The Mirrors of Downing Street by Harold Begbie


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Page 1

In this work of helping to adjust the present urgent problems of the
world, England is demanding cooperation from America. America could not
if she would, and would not if she could, escape her responsibilities,
as the strongest nation in the world, a nation standing for the rights
of men, for leadership in the family of nations. With these joint
responsibilities resting upon England and America, the personalities of
the men who have during the past few years had in their hands the
direction of the affairs of the United Kingdom and of the great British
Commonwealth must possess an assured interest for every intelligent
American.

The clever author of _The Mirrors of Downing Street_ has brought
together a series of critical and biographical studies, presented as
"reflections" from the mirror in the Imperial council chamber, of
thirteen typical Britons who have done noteworthy work during the years
of the war and who are now grappling with the problems of the peace. The
name of the author is not given, but he is evidently one who has had
intimate personal association with the statesmen and administrators
whose characters he presents. These analyses are not always sympathetic,
and we are not prepared to say that they will be accepted as final. They
are, however, based upon full knowledge of the conditions and a close
personal study of the men. Intelligent Americans will be interested in
the opinions held by a clear-headed, capable English writer of the
characters of leaders like Mr. Asquith, Lloyd George, Mr. Balfour, Lord
Robert Cecil, Winston Churchill, and others, and they will find in these
pages first-hand information and clever and incisive studies of
noteworthy men whose influence has counted, and is still to count, in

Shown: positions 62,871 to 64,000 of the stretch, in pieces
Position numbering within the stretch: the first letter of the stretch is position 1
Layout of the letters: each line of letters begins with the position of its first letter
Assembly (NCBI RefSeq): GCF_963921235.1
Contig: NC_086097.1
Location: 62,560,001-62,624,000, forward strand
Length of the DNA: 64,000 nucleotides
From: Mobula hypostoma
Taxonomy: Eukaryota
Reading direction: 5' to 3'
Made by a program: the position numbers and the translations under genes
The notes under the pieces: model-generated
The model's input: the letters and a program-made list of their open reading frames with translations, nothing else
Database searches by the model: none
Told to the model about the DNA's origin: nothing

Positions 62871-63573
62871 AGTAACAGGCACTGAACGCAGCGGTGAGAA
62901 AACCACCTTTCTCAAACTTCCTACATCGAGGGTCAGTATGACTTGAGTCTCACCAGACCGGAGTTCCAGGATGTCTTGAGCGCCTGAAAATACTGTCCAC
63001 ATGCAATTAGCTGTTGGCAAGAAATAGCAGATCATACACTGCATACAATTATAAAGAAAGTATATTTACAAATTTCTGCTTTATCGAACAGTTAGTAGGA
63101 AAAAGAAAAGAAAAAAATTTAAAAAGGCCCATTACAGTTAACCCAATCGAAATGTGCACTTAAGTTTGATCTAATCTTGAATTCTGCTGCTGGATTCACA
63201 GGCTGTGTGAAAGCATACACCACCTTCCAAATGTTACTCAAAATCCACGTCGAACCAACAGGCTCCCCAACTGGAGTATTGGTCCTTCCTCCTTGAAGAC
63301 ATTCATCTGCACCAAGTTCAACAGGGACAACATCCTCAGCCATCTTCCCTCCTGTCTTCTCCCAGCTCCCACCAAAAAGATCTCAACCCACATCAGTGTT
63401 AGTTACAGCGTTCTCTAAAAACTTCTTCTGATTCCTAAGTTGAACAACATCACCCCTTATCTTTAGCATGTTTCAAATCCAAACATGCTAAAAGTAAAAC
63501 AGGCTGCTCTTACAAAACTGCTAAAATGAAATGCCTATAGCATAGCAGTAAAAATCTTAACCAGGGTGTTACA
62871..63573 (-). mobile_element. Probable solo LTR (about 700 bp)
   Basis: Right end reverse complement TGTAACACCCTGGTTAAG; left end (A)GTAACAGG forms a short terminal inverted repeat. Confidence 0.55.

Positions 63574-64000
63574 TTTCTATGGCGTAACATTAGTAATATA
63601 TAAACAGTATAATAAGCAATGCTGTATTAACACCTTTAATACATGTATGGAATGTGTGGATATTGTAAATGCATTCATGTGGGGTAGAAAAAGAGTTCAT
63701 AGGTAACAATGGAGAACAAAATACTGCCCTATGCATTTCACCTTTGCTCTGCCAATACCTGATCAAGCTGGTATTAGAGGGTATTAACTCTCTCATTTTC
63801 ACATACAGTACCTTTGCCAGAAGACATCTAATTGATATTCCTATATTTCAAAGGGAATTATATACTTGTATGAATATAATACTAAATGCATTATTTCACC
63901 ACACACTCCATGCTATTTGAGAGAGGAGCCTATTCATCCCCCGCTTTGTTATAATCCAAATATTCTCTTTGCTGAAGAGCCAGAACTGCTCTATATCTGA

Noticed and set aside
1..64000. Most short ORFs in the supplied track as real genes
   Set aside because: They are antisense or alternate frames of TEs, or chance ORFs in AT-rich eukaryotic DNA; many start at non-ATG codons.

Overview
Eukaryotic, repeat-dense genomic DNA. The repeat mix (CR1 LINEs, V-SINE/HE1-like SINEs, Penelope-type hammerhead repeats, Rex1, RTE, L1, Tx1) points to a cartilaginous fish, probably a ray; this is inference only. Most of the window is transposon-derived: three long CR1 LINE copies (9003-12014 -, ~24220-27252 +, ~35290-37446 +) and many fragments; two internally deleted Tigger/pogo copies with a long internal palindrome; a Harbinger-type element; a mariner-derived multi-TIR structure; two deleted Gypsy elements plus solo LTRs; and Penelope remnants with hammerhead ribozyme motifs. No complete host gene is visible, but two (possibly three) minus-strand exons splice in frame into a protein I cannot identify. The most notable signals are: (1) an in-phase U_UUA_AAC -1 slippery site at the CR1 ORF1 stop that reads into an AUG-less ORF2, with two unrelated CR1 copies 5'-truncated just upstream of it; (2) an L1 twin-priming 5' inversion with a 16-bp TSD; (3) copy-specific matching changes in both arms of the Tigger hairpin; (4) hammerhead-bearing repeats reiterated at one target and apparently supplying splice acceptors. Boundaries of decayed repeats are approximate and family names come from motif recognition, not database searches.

shaping the history of Britain and of the world.

G.H.P.

NEW YORK, December, 1920.




INTRODUCTION


Let me say that I hope I have not betrayed any confidences in these
sketches.

Public men must expect criticism, and no criticism is so good for them,
and therefore for the State, as criticism of character; but their
position is difficult, and they may justly complain when those to whom
they have spoken in the candour of private conversation make use of such
confidences for a public purpose.

If here and there I have in any degree approached this offence, let me
urge two excuses. First, inspired by a pure purpose I might very easily
have said far more than I have said: and, second, my purpose is neither
to grind my own axe (as witness my anonymity) nor to inflict personal
pain (as witness my effort to be just in all cases), but truly to raise
the tone of our public life.

It is the conviction that the tone of our public life is low, and that
this low tone is reacting disastrously in many directions, which has set
me about these studies in political personality.

There is too much dust on the mirrors of Downing Street for our public
men to see themselves as others see them. Some of that dust is from the
war; some of it is the old-fashioned political dust intended for the
eyes of the public; but I think that the worst of all hindrances to true
vision is breathed on the mirrors by those self-regarding public men in
whom principle is crumbling and moral earnestness is beginning to
moulder. One would wipe away those smears.

My duster is honest cotton; the hand that holds it is at least clean;
and the energy of the rubbing is inspired solely by the hope that such
labour may be of some benefit to my country.

I think our statesmen may be better servants of the great nation they
have the honour to serve if they see themselves as others see
them--others who are not political adversaries, and who are more
interested in the moral and intellectual condition of the State than in
the fortunes of its parties.

No man can ever be worthy of England; but we must be anxious when the
heart and centre of public service are not an earnest desire to be as
worthy of her as possible.

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Books | Photos | Paul Mutton | Mon 20th May 2019, 18:46